“By late February 1970, Santoro suspected that Formiglia was not actually relending the money. Chiaverini was delegated to go with Formiglia on his next collection date to visit his “customers.” When Formiglia protested that his customers might not like this arrangement, Santoro said, ‘We’ll go around and collect the f____’ money or we’ll break their heads if they don’t pay us.’”
“Formiglia feigned sickness on the collection date, but this merely confirmed Santoro’s suspicions that Formiglia’s customers were nonexistent and that the “loans” were only a pretense to cover Formiglia’s own borrowing. Santoro met with Formiglia and threatened to split Formiglia’s tongue or put a ‘bullet through [his] head’ unless the money was repaid.”
“A few days later Tortora went to the jewelry store where Formiglia worked and told him, ‘My man, you are in a lot of trouble . . . what are you going to do about these f______ loans.’ No arrangements for repayment were made, however. Later that day Santoro telephoned Formiglia, who said that he was going out of town, whereupon Santoro replied, ‘Have a good time because it’s your last trip.’ The next week Tortora went to Formiglia’s store and told him to show up at a meeting at Genaro’s fish market regarding repayment of the loans or Tortora would ‘drag [him] up by [his] head.’”
“Frightened by these threats, Formiglia called the Yonkers Sheriff’s office and was instructed to telephone Tortora and delay the meeting one day. The Sheriff’s office then recorded the conversation.”
“Wearing a hidden tape recorder supplied by the Sheriff’s office, Formiglia met with Tortora the following day at the fish market. Tortora accused Formiglia of juggling the loans and suggested that to repay the loans Formiglia might have to rob a store. Tortora then telephoned Santoro and put Formiglia on the line. Santoro said that if Formiglia did not pay he would break Formiglia’s wife’s head and burn down his house. Tortora then told Formiglia that he better work out a deal to repay the money.”
“The next day Formiglia arranged to go to Santoro’s house, ostensibly to repay the loans. He brought with him money supplied by the Westchester County District Attorney’s Office. After Formiglia had been in the house a short while, investigators from the District Attorney’s Office entered and arrested Santoro with his hands on the money. Tortora was later arrested by the FBI.”
Sammy skipped out on the trial and disappeared. I could find no further record of him.
Note: Nicholas Rattenni or as he was also known, “Cockeyed Nick” was the head of the mob in Westchester County and a Capo in the Genovese family. He owned a garbage company and controlled refuse collection in the County as well as the construction trades. I used to caddy for him and some of his button men at a local golf club. (They tipped well, so carrying their golf bags became a highly competitive and political competition among the caddies.) A few of the button men were friends of my family. Most of the button men I knew had fled to Florida and other places before the events described in the opinion took place.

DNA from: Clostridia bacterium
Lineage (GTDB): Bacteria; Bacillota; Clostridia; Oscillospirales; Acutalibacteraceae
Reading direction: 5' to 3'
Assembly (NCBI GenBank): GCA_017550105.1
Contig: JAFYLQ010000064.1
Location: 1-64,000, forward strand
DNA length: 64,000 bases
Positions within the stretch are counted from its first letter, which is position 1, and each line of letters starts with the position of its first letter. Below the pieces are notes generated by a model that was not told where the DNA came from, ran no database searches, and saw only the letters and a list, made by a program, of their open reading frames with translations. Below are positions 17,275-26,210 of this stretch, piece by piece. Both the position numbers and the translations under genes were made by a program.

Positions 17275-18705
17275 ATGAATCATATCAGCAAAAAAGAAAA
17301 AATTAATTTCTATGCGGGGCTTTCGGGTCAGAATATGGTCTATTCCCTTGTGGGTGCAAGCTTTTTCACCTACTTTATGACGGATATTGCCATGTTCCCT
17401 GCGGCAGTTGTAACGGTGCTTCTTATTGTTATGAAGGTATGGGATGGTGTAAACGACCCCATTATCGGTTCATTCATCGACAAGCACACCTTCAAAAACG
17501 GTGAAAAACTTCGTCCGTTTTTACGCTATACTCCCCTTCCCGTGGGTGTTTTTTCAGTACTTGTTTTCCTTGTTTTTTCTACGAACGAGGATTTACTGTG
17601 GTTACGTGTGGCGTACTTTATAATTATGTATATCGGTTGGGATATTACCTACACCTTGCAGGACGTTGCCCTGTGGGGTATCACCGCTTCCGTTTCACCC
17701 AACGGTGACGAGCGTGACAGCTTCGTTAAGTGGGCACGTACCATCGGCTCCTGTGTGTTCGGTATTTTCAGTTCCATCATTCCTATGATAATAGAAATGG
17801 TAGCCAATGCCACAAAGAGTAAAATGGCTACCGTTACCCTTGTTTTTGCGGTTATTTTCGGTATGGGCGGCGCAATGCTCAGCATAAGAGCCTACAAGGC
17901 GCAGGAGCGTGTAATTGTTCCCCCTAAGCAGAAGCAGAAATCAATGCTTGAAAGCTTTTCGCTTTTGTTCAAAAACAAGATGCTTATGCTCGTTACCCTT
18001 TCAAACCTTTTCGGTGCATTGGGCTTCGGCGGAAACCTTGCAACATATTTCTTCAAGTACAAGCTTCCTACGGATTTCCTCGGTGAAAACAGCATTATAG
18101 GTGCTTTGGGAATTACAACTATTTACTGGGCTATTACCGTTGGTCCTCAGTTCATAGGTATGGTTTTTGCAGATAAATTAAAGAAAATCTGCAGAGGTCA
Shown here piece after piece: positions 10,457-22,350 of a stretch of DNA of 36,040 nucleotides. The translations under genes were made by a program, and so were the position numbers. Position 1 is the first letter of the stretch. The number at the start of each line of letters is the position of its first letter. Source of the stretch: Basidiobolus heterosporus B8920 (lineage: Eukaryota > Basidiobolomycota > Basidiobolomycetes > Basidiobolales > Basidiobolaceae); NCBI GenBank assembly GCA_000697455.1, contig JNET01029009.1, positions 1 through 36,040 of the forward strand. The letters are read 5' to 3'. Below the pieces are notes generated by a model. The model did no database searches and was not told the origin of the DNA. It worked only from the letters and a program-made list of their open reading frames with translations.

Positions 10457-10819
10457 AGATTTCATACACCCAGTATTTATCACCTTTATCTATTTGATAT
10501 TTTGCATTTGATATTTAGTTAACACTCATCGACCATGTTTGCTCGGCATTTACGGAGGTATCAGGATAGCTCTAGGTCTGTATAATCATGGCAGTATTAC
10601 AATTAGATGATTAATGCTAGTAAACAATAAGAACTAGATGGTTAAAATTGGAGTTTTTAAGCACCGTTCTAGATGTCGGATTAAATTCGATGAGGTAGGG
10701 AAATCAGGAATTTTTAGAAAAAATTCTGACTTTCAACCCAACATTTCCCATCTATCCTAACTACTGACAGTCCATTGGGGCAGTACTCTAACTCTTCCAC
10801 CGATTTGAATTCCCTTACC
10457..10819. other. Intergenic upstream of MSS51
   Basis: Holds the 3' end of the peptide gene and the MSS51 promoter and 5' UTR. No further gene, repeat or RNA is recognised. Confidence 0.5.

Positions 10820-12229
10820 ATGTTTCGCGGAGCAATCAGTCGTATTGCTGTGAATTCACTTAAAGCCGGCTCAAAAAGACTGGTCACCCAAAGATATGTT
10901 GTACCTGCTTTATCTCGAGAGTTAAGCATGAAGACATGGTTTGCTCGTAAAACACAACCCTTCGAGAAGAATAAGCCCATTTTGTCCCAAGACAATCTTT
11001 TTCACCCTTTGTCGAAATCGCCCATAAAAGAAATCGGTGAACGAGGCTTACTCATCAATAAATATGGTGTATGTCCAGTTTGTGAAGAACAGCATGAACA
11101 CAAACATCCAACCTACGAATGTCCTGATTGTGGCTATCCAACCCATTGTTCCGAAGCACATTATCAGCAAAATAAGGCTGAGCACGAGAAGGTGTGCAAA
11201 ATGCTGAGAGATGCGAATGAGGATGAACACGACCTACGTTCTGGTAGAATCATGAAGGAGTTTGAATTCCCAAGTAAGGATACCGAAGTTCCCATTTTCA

May 20th 2009. In Manhattan, Brian McLaughlin president of the city’s Central Labor Council was sentenced to 10 years in prison for stealing $95,000 from a Little League fund for the Electchester Athletic Association in Flushing, Queens – cash raised through donor letters that promised, “A Child in Sports Stays Out of the Courts.”
A. Quigley on Top:
Professor Carroll Quigley on how the Western Great Powers subdued the rest of the world from the 16th through the 20th Centuries:
“In many cases this military superiority was so great that it did not have to be applied in battle. The native rulers yielded and allowed their own communities to be destroyed by the non-military weapons of Europe, such as its disease, commercial practices, and legal rules. From this arose the curious result that the English-speaking peoples were able to persuade themselves that they had not needed their military power at all. They spoke of “peaceful economic penetration of colonial areas” even when natives were dying by millions, as in China, from the innovations they had brought in. By “peaceful” they came to mean, not that weapons had not been used because European military power was so overwhelming, but that weapons had had nothing to do with it. The perfect example of this is the opening of Japan to Western commerce by Perry over a century ago. Only to Americans did this appear as peaceful economic action; the Japanese knew then, as we know now,
that it was a conflict of power even if that did not become overt.”
Weapons Systems and Political Stability (1976).
B. Trenz Pruca’s Observations:
“The so-called neoliberal economics born at the at the University of Chicago is little more than an operating manual for sociopaths.”
C. Today’s Poem:
When dawn’s first cymbals beat upon the sky,
Rousing the world to labour’s various cry,
To tend the flock, to bind the mellowing grain,
From ardent toil to forge a little gain,
And fasting men go forth on hurrying feet,
BUY BREAD, BUY BREAD, rings down the eager street.
When the earth falters and the waters swoon
With the implacable radiance of noon,
And in dim shelters koils hush their notes,
And the faint, thirsting blood in languid throats
Craves liquid succour from the cruel heat,
BUY FRUIT, BUY FRUIT, steals down the panting street.
When twilight twinkling o’er the gay bazaars,
Unfurls a sudden canopy of stars,
When lutes are strung and fragrant torches lit
On white roof-terraces where lovers sit
Drinking together of life’s poignant sweet,
BUY FLOWERS, BUY FLOWERS, floats down the singing street.
– Sarojini Naidu
”Consciousness is an accidental by-product, a feedback loop to conserve resources.”
Mather, Matthew. Darknet (p. 249).